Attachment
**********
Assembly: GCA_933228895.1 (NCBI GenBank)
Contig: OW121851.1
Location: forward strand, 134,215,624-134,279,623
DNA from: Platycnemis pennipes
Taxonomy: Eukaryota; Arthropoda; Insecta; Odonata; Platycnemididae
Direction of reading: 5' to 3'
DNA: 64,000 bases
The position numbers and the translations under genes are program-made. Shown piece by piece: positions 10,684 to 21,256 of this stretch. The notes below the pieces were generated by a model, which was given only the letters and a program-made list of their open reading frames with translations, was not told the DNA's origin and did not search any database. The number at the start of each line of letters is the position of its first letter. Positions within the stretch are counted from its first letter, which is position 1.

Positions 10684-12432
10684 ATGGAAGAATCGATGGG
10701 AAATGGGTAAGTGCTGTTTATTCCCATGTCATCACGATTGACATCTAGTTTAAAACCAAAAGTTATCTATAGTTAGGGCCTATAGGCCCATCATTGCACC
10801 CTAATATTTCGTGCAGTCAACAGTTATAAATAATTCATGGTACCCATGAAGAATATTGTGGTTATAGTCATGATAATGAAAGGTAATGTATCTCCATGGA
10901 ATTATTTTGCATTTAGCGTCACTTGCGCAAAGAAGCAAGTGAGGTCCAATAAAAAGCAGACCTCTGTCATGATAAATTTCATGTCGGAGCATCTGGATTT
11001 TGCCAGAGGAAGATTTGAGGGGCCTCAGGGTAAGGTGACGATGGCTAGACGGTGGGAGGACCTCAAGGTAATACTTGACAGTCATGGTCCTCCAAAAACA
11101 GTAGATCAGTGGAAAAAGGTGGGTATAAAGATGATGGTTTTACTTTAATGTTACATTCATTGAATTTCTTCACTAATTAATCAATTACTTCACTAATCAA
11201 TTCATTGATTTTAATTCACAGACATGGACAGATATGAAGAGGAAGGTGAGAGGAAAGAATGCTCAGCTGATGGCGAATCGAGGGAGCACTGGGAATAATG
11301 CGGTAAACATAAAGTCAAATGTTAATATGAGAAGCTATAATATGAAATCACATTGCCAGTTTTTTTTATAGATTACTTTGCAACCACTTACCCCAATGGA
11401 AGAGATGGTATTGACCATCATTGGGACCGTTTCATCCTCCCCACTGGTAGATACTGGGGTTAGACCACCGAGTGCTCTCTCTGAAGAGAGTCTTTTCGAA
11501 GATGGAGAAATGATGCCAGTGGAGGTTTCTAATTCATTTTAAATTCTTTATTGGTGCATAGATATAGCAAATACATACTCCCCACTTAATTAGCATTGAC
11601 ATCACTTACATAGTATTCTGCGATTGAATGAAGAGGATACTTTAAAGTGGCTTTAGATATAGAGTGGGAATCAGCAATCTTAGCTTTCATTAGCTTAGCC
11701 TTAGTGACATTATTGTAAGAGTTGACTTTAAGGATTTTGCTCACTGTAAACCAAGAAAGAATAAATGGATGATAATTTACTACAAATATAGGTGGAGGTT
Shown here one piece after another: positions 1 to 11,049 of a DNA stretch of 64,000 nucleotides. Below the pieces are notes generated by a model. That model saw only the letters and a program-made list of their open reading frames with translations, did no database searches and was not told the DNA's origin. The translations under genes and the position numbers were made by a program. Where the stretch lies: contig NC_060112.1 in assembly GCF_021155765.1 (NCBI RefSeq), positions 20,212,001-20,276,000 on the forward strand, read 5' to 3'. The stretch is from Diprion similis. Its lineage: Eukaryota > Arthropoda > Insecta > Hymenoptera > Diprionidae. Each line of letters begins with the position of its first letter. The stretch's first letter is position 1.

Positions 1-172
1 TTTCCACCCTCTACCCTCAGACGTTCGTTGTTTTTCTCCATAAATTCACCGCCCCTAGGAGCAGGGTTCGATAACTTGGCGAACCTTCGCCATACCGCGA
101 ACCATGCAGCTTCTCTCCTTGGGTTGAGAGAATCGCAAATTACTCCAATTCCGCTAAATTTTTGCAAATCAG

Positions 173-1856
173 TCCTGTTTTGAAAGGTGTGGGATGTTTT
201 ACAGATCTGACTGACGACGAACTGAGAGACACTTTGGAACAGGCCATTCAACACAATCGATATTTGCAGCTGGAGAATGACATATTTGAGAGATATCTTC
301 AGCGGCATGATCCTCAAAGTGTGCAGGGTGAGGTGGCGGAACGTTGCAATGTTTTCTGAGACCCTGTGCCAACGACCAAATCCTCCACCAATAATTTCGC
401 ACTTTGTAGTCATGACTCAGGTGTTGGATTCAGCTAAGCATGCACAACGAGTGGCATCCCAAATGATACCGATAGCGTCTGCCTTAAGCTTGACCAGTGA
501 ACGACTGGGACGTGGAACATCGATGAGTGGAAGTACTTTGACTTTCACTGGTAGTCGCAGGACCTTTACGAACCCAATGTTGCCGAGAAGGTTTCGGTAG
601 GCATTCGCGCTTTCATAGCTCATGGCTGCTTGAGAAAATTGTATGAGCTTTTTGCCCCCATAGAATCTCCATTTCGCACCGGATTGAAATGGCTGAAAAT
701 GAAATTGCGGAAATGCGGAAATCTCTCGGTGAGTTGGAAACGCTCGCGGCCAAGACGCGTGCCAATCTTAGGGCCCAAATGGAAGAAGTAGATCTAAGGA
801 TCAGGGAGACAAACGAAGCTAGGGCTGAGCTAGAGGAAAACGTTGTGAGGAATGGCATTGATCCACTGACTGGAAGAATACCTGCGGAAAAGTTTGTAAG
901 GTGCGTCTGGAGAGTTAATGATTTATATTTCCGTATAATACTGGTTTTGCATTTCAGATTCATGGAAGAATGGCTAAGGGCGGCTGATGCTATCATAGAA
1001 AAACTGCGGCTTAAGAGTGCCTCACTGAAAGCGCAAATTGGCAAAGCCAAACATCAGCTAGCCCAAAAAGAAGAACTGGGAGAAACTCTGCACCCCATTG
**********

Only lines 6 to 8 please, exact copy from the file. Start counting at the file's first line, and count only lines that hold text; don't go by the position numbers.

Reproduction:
Direction of reading: 5' to 3'
DNA: 64,000 bases
The position numbers and the translations under genes are program-made. Shown piece by piece: positions 10,684 to 21,256 of this stretch. The notes below the pieces were generated by a model, which was given only the letters and a program-made list of their open reading frames with translations, was not told the DNA's origin and did not search any database. The number at the start of each line of letters is the position of its first letter. Positions within the stretch are counted from its first letter, which is position 1.